This topic contains 4 replies, has 4 voices, and was last updated by  jmalone 7 years, 4 months ago.

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  • #13932

    leroycasey1
    Participant

    As a bi-lingual notary in California, some of my clients are not fluent in the English language. When I administer an oath for a Jurat, I sometimes get a “blank stare”, and I can tell that the client is not understanding what I am asking him or her. To date, I simply explain what the oath is for and what it is asking in Spanish, then readminister the oath in English. My question is: is it permitted by notarial law to administer an oath in a language other than English? The Handbook is not very clear.

    #14147

    Geber
    Participant

    If you translate anything, including an oath, you can change the meaning slightly, so I would say a notary should not translate an oath that was composed by someone else (such as the legislature). But looking at page 12 of the California notary manual, if you are just taking an oath that a document is true, and the oath is not set forth in the document (you’re just stamping or attaching a jurat), the exact wording of the oath is not specified, so you get to choose the language. It also seems that the wording of the oath of a credible witness, or proof by subscribing witness, are not specified either, so you could pick the language. But I would never translate an oath written by someone else. Also, I would not advise someone else about an oath they are composing for their purposes. I would only translate an oath where it is in the discretion of the notary to pick the exact wording. (Except, of course, I am not fluent enough with any foreign language to translate anything more than a street sign.)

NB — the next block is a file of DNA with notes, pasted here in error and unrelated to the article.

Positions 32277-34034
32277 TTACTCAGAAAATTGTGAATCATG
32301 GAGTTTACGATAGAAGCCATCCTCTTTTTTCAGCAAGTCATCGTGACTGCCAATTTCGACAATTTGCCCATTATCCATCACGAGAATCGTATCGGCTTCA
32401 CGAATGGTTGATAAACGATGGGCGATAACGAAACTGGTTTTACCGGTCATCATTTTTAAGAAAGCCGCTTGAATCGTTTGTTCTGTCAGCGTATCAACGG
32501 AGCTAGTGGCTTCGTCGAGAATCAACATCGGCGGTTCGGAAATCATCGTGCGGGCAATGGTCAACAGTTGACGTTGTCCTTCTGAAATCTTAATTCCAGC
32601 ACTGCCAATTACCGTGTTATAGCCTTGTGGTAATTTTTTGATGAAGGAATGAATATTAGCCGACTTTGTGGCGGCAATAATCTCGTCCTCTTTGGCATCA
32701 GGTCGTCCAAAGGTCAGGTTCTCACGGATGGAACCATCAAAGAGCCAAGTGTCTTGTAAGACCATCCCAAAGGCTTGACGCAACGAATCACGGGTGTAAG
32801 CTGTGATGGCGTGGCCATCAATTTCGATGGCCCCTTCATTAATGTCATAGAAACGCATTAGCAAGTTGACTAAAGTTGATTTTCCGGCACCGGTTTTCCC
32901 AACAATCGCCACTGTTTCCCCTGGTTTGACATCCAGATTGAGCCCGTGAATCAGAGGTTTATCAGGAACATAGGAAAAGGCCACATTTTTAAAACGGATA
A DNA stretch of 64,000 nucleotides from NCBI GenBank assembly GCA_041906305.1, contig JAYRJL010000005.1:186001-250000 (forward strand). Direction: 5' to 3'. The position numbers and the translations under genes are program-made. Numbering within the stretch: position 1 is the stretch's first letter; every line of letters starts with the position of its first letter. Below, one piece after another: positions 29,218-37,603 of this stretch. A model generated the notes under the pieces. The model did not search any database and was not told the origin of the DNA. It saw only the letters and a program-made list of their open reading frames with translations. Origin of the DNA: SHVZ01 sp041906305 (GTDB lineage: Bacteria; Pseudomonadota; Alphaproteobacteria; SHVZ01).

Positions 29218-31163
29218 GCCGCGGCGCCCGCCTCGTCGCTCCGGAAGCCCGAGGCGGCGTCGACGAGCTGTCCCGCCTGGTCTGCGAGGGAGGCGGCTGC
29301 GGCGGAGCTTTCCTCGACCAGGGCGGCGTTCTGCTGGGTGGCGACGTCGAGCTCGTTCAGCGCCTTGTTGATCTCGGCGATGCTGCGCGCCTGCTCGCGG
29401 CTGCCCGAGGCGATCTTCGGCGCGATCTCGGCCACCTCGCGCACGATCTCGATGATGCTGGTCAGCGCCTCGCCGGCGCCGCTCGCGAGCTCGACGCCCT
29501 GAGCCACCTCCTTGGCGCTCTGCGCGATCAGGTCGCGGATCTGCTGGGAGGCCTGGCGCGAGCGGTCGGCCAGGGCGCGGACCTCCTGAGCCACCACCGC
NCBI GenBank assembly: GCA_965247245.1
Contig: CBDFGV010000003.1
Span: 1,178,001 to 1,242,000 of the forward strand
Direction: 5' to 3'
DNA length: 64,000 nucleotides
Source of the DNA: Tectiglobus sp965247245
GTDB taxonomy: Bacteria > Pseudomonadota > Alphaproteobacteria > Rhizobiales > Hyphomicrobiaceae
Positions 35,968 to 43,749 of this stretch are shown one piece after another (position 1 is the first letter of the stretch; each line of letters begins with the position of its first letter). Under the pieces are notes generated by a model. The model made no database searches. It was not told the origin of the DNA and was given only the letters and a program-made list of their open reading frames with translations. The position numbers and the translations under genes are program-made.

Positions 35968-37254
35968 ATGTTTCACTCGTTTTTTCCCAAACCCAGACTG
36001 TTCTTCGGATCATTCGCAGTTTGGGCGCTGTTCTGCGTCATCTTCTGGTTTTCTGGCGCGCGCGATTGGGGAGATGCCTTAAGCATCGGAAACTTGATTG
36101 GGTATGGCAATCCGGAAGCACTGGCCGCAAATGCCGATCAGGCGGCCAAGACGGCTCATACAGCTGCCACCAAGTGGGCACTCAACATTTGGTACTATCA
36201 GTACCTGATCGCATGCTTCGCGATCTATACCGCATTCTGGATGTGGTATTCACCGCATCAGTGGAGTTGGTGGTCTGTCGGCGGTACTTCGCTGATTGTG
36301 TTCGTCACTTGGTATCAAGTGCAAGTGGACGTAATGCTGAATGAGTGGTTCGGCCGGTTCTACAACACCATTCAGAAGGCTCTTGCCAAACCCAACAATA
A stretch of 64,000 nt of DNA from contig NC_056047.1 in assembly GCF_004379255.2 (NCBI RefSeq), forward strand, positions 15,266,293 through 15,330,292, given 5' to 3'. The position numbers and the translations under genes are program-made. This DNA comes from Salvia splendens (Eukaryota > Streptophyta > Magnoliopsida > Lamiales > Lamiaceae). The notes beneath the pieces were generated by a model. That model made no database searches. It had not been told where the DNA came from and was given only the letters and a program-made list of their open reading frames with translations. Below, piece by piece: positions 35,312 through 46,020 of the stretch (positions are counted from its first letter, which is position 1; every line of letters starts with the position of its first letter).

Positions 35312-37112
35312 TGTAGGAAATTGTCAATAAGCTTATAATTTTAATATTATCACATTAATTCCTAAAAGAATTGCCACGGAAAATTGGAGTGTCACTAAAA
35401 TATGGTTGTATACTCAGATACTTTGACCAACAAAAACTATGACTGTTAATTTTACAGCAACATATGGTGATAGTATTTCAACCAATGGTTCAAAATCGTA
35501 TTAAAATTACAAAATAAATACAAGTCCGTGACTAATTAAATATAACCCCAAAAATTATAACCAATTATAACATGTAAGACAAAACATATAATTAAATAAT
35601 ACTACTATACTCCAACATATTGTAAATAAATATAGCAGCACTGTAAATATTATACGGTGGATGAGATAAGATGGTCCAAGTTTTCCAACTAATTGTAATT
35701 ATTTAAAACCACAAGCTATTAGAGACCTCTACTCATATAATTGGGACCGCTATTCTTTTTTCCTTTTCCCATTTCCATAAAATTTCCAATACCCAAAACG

#14148

    leroycasey1
    Participant

    Thanks for your input. I would agree that an oath authored by someone else might lose something in the translation. My second language is Spanish and I’m pretty fluent (having spoken it for more than 40 years). I was just asking about translating an oath I’ve been using for years that just sounds awkward in some instances where I’m not convinced that the afiant really understands the gravity of the oath he/she is taking.

    #14149

    LindaHFL
    Participant

    IMO Page 18 of your handbook is clear: https://www.sos.ca.gov/business/notary/forms/notary-handbook-2011.pdf

    “When notarizing a signature on a document, a notary public must be able to communicate with the customer in order for the signer either to swear to or affirm the contents of the affidavit or to acknowledge the execution of the document. An interpreter should not be used, as vital information could be lost in the translation.”

    If you are able to communicate with your signer in their own language then I see nothing that says you can’t administer the oath or ack wording in that language. It makes sense – you’re communicating with the signer.

    The only thing to be aware of, I believe, is that your certificates must be in English. THAT you may need to either check further in your handbook for that info or check with your SOS.

    Good Luck.

    #14150

    jmalone
    Moderator

    Linda is correct, there is no prescribed wording for the oath/affirmation. As long as you can communicate in the language of the signer, no problem. Yes, the notarial certificate must be in English.

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